The quietness of the house closed in on her in a way that she had never previously experienced. It enfolded her in a claustrophobic shroud that forced her, in moments like these, to gasp out loud. Even breathing was something that her body and mind seemed to labour with now. She rose from the chair and drew a glass of water, sipping it gradually as she gazed out of the window at the garden. Grass needs cutting, she thought, catching herself from making a mental note to mention it to Graeme. He would never have let it get so long, she knew. She should do something about it, she told herself, and immediately dismissed it as just one more inconsequential fact that she could no longer bring herself to acknowledge, let alone act upon.
In the hallway, just inside the front door, Robbie's sports bag caught her eye as it had done every morning and every night since....since it had happened. It bulged with the football kit that had been packed into it so hurriedly all those days ago. it had sat there ever since, waiting for her son to grab it and rush off out the door for his Saturday practice. How many more times could she bear to look at it, knowing that this was never going to happen? She gritted her teeth as she strode towards it, bent to grasp it's strap and then hurriedly climbed the stairs. She opened his bedroom door slowly, careful not to peer within, knowing fully the effect that the unchanged appearance of the room would have upon her. Alison placed the bag inside the door before quickly shutting it and slumping against the wall, sobs rising in her chest. She took a deep breath and then another in an effort to get herself under control. Perhaps I should take a lie down, she wondered and headed for their...no, her...bedroom.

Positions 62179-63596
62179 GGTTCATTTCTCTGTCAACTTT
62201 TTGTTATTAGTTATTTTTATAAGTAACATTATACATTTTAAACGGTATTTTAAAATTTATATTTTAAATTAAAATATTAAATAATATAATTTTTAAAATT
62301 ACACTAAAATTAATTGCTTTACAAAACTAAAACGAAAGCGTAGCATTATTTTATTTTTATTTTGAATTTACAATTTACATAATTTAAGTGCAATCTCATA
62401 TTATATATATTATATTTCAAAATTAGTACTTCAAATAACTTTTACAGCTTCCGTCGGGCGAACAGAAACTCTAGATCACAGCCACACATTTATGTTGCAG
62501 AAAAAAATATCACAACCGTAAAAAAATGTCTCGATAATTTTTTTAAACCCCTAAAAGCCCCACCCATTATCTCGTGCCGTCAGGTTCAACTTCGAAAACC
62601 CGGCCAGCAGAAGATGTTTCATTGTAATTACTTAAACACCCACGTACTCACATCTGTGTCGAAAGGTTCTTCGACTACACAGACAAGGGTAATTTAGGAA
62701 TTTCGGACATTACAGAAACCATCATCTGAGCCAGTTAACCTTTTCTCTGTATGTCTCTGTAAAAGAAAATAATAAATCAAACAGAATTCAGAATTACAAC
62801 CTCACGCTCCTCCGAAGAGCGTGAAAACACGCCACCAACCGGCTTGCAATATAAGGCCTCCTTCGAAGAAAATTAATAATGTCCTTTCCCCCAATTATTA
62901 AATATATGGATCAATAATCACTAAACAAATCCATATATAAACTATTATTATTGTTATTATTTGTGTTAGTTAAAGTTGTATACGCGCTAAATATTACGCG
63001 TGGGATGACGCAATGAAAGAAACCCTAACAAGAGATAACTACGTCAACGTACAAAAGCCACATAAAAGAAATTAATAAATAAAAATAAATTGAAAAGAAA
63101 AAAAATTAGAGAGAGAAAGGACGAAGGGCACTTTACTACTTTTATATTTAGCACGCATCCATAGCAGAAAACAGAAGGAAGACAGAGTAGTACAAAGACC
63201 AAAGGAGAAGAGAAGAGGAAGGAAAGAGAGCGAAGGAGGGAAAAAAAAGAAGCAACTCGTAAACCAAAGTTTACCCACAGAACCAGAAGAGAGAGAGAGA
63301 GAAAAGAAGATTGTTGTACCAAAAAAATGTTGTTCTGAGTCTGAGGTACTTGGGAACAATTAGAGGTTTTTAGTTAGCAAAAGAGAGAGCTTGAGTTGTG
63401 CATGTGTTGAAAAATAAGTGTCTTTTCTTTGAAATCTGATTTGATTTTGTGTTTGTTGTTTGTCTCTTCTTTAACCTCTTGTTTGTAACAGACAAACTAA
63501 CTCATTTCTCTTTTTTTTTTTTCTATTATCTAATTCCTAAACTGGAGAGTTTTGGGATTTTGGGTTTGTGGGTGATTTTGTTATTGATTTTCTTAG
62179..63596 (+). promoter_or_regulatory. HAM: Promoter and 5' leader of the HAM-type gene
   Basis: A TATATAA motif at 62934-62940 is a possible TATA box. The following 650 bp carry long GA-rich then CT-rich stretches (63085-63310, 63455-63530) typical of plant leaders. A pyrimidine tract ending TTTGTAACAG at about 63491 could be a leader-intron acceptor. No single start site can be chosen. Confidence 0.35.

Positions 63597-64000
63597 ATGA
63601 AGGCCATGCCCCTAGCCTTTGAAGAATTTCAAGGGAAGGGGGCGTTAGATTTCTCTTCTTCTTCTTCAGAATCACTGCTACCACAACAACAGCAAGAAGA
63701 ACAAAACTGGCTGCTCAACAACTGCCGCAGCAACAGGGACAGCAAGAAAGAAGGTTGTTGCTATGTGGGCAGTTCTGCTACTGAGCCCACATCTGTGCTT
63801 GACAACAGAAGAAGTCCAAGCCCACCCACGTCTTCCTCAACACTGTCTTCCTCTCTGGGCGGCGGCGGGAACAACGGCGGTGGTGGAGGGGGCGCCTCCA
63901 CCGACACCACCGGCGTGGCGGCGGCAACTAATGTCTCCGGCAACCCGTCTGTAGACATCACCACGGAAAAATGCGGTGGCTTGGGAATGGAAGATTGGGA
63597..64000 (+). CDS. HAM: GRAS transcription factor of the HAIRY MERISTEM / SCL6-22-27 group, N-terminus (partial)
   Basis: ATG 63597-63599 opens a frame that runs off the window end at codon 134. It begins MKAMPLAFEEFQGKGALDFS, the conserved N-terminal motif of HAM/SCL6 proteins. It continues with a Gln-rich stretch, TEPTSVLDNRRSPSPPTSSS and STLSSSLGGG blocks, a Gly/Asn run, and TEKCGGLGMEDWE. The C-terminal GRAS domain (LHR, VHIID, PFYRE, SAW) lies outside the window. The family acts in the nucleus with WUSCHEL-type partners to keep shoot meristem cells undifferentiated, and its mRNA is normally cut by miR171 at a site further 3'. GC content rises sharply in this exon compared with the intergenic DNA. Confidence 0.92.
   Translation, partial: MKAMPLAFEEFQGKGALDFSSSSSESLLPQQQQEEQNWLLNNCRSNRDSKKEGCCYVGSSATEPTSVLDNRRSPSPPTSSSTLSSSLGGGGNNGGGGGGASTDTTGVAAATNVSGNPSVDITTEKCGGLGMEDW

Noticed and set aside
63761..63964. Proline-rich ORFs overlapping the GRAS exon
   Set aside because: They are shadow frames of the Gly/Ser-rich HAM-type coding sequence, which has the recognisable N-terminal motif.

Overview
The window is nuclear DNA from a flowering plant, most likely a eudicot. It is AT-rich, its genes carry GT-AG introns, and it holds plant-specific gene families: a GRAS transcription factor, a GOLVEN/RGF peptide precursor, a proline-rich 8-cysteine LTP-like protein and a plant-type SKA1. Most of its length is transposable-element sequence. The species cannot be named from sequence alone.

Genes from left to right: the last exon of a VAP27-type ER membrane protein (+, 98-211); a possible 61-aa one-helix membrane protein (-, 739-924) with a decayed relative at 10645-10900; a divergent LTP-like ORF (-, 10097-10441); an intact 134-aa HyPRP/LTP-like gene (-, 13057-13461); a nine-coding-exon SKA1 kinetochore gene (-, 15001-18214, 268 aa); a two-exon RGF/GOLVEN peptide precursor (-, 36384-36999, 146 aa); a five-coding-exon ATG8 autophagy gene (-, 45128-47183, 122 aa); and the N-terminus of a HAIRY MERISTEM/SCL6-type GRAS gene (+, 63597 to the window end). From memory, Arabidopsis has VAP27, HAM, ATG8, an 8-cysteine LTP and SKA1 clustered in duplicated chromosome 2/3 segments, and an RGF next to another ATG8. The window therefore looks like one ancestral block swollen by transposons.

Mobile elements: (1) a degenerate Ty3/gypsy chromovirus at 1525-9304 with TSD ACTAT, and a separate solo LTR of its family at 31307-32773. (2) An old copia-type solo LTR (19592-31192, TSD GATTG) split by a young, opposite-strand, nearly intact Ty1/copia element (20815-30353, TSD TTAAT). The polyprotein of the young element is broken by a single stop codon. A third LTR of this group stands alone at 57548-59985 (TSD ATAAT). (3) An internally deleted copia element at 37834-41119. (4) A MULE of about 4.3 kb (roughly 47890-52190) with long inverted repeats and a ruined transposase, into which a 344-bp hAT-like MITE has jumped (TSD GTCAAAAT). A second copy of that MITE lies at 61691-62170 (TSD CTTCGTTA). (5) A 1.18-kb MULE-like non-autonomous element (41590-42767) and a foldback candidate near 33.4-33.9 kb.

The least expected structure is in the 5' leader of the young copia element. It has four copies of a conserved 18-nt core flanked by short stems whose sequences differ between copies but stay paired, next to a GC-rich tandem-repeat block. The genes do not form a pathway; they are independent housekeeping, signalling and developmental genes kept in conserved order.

She steadied herself against the frame of the door and contemplated the unmade king-size divan that always felt so empty now. Beside it, atop the bed-side table, sat the small brown bottle of tranquillisers that had been prescribed for her at the hospital. She reached out for it, at once craving the oblivion that she knew the pills would swiftly bring, whilst filled with the dread knowledge that they would, if only temporarily, erase from her mind the bittersweet thoughts of her dearest husband and beautiful son. She clutched the bottle, its printed white label proclaiming that she should take two before bed.